As always, feel welcome to reach out on Twitter if you have any feedback or questions: we’re at @occupyirtheory

Thanks again to Darren Latanick for producing this episode!

Episode 7: David Bailey on Protest Movements and Parties of the Left

David Bailey

Our guest for this episode is David Bailey, Senior Lecturer in Political Science and International Studies, at University of Birmingham. David is joining us to talk about his forthcoming book with Rowman & Littlefield, Protest Movements and Parties of the Left.

As we’ve been arguing on this show for the last few weeks, there is no doubt at this stage that the left is ‘back’. Arriving admittedly a decade or two later than Latin America’s “Pink Tide”, the left has made electoral gains recently, both in Europe, and in the US. Yet it is also clear that the left is not used to having this kind of potential. To the contrary, suffering through its long period of post-Cold War defeat, it has been content to engage in a lot of internal squabbling, and become comfortable avoiding the tough question of how it might engage ordinary people with its ideas. David Bailey’s book is a very interesting intervention, in this sense. Without necessarily taking a side in the debates he examines (to what extent should the left embrace the state? Should we pursue reform, or revolution?), he surveys the history of some of the more prominent moments and modes of leftist protest and struggle. What is interesting, however, is he choses to do this in an optimistic way. Refusing the left’s traditional mournful stance on its history, and deliberately trying to focus on the things the movements got right, Bailey is out to capture the spark of revolutionary disruption in each of his case studies, where the impossible was somehow, suddenly, made possible.

I got to see an advance copy of the book recently, and more than anything I was kind of pleasantly surprised by his open-minded stance on left strategy, finding those sparks of disruption everywhere, from the early days of 1917 Bolshevik Revolution, to the anarchist movements of the Spanish Civil War, and even in post-war parliamentary reformism. The civil rights movements get a look in here, and there are chapters on the New Left, the history of feminism, and the rise of environmentalism. And those interested in more recent history will find the last chapters quite interesting I think, looking at the Occupy movement and, more interestingly, the influence of ‘Left Populist’ struggles Latin America on the rise of what Bailey calls ’left pragmatism’ in Europe and North America, embodied of course in parties like Syriza and Podemos, but even more recently in figures like Jeremy Corbyn and Bernie Sanders.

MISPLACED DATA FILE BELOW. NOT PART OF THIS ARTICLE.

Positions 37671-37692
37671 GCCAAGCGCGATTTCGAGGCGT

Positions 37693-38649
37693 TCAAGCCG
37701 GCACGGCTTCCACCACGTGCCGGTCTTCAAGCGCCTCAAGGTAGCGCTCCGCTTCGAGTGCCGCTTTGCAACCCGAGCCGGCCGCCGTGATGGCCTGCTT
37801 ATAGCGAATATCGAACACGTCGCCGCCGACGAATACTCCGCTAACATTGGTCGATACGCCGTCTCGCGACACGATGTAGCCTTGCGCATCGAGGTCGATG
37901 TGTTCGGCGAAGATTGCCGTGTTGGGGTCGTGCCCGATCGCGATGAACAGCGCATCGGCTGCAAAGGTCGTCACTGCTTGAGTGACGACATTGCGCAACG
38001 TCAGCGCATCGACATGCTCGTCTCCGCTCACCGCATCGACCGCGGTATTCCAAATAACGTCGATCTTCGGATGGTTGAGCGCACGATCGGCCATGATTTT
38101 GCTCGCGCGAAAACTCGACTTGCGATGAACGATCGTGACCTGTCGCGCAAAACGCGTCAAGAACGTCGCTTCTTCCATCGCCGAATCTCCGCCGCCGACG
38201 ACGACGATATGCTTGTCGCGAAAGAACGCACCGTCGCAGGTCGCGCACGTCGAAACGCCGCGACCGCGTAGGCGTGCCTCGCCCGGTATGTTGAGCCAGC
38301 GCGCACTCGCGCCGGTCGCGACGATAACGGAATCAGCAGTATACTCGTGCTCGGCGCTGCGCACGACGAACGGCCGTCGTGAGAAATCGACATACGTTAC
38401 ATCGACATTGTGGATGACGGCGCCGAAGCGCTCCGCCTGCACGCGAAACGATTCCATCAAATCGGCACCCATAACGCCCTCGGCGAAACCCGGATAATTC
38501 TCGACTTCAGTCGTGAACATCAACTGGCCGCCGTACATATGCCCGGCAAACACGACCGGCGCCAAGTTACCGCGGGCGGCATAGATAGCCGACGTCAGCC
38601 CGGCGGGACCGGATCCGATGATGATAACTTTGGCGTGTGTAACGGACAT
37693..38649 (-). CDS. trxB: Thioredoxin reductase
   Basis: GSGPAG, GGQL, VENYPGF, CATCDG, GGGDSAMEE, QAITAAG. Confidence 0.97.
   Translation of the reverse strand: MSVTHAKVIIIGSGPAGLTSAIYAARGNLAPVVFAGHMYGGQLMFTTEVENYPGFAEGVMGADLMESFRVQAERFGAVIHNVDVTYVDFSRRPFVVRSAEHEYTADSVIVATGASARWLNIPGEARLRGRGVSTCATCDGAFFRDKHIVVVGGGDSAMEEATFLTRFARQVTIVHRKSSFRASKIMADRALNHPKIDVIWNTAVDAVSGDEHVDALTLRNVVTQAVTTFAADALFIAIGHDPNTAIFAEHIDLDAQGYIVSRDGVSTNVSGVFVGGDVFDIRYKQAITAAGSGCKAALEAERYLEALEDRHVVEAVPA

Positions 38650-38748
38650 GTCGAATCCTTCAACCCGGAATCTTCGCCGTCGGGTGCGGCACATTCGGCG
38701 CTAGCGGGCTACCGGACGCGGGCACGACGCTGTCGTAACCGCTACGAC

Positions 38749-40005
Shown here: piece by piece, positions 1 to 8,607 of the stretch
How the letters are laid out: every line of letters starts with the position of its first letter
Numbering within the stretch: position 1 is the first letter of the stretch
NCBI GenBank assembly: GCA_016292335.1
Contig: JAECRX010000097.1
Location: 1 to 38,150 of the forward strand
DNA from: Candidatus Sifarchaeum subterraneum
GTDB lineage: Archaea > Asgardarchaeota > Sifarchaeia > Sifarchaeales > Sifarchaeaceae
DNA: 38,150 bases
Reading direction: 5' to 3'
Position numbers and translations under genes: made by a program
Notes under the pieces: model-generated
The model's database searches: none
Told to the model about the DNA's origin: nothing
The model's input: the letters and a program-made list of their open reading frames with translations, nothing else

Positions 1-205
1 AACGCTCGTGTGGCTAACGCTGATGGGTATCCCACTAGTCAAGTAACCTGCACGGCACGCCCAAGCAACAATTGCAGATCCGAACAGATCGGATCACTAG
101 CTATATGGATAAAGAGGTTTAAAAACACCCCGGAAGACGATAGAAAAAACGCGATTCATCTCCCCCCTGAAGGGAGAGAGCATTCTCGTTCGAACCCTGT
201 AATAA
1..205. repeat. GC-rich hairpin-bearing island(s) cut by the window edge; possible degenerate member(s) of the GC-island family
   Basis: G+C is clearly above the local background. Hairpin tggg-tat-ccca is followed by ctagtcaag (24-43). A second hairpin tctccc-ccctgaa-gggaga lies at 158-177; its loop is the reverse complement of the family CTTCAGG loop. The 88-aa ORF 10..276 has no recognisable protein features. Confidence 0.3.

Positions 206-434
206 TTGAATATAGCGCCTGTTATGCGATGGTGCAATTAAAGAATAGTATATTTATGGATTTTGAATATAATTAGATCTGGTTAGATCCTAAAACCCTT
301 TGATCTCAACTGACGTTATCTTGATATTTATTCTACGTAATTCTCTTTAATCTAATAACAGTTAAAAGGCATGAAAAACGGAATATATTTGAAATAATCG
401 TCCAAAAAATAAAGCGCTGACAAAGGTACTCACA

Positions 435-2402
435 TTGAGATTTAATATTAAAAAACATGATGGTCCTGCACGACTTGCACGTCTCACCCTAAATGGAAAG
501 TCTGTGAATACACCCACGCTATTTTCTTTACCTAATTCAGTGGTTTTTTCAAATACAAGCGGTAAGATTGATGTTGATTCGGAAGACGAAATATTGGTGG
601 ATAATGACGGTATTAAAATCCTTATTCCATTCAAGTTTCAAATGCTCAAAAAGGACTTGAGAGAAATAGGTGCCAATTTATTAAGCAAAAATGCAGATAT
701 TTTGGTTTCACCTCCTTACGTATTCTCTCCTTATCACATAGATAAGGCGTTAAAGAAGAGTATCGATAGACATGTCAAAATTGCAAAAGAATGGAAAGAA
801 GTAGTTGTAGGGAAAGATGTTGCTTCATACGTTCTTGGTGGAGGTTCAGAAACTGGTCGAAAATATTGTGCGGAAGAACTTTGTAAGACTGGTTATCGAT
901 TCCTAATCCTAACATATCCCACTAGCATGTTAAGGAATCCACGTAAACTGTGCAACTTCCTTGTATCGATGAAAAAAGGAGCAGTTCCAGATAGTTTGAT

Episode 6: TYT’s Michael Tracey on Free Speech after Charlottesville, Left Iconoclasm, and the Fetonte Scandal in the DSA

Michael Tracey

Our guest for this week’s episode is Michael Tracey, of The Young Turks — Tracey by his own account is a man of the left, but you wouldn’t necessarily know that, to read some of the commentaries that have been written about him online. He’s known primarily known for his iconoclastic views on what he calls “the Russia derangement,” something we addressed on this show all the way back in Episode One, with Tara McCormack.

I encountered Tracey in Chicago last weekend, at the Democratic Socialists of America (DSA) Convention. We set this interview up with a view primarily to talking about the Convention, and the state of the American left. In this episode, we do address those topics, including the controversy surrounding the election of Danny Fetonte to the DSA’s National Political Committee, or NPC. But with the tragic news of rightwing violence in Charlottesville, VA this morning (the interview was recorded early afternoon, on Sunday, August 13), it seemed proper to address the rise of fascism in the United States, too. In true form, Tracey has some views on that subject which might not be popular among left comrades — including a defence of the ACLU’s decision stand up for freedom of speech for Alt. Right activists. As you’ll hear in the show, however, he gives a good account of himself, and leaves us with much to think about.

Please enjoy the show. As ever, if you have any feedback, you can reach us on Twitter @occupyirtheory. You can follow Michael Tracey on Twitter @mtracey.

Episode 5: Douglas Lain of Zero Squared, on the Alt-Left, Angela Nagle, and #DSACon17

We have a very special guest for this episode. Douglas Lain, of Zero Books. In the interview, we discuss a range of topics, but I think the focus of the interview is on how capitalist narcissism is playing out in leftist online culture.

Specifically we address:

  1. How podcasting has enabled a new debate among the left, concerning the priority of identity;
  2. The rise of the Alt-Left, and whether or how the term functions to smear those seeking to re-assert the priority of revolutionary values in leftist discourse;
  3. We also address the critical reception of Angela Nagle’s sensational new book, Kill All Normies, published by Zero Books … a book that is ostensibly about the emergence of the Alt-Right, but in this conversation, Doug and I focus mostly on the other main aspect of the book, which is Nagle’s explanation of the rise of “call out culture” on the left.
  4. Finally, with the #DSACon17 (the 2017 Democratic Socialists of America convention) starting this week, I ask Doug if he has any advice for delegates to the convention.

Fully Automated Episode 2: Biopolitical Imperialism, with Mark G.E. Kelly